Just one thing about “fear,” Mr. President.   As you have already learned in your interactions with the so-called intelligence agencies, they have an agenda of their own.  If they don’t get their way, they can be really, really vicious.  In fact, many of us are convinced they are as involved in dirty work here in America as in other countries, planting fake news, carrying out assassinations and false flag operations, engaging in regime change.

You do know--don't you sir--that there are 56 instances since World War 2 in which the US has overthrown or attempted to overthrow a foreign government?  Ukraine in 2014 is the most recent instance we know about.

So I hope as one of your first orders of business, you will clean house within those so-called intelligence agencies.  If you don’t, you’ll soon be working for them, not they for you.

We stand at the birth of a new millennium, ready to . . . harness the energies, industries and technologies of tomorrow.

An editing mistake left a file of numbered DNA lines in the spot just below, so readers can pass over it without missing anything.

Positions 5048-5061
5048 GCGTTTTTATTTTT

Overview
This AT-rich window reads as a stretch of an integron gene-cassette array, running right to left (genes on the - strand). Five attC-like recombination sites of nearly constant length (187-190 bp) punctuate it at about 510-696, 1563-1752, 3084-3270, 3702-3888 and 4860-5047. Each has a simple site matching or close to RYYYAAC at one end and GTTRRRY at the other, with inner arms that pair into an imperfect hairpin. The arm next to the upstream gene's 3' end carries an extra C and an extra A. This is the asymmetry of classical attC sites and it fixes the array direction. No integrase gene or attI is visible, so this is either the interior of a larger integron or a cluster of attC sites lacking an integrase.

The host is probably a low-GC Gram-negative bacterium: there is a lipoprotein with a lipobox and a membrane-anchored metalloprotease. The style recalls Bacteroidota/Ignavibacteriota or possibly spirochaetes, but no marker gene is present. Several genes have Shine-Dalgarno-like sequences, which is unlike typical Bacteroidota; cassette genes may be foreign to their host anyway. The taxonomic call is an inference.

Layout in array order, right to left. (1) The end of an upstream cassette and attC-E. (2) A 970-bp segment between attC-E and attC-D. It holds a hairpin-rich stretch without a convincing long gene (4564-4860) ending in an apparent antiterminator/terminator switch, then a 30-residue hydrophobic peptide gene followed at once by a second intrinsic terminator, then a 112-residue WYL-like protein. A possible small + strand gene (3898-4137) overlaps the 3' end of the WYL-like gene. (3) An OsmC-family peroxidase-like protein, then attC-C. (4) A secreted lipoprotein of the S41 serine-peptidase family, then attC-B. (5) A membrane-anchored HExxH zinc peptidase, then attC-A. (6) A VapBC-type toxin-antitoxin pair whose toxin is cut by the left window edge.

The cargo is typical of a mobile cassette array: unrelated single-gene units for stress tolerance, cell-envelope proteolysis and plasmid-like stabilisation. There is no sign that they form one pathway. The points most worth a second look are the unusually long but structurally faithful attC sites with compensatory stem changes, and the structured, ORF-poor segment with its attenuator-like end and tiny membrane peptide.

Exactly, Mr. President.  More emphasis on clean energy, less on carbon-based fuel, right?  I hope this means you will end public subsidies of carbon energy and get behind the campaign to enact a revenue-neutral carbon tax.

It's time to remember that old wisdom our soldiers will never forget, that whether we are black or brown or white, we all bleed the same red blood of patriots. We all enjoy the same glorious freedoms and we all salute the same great American flag.  And whether a child is born in the urban sprawl of Detroit or the wind-swept plains of Nebraska, they look up at the same night sky, they will their heart with the same dreams, and they are infused with the breath of life by the same almighty creator.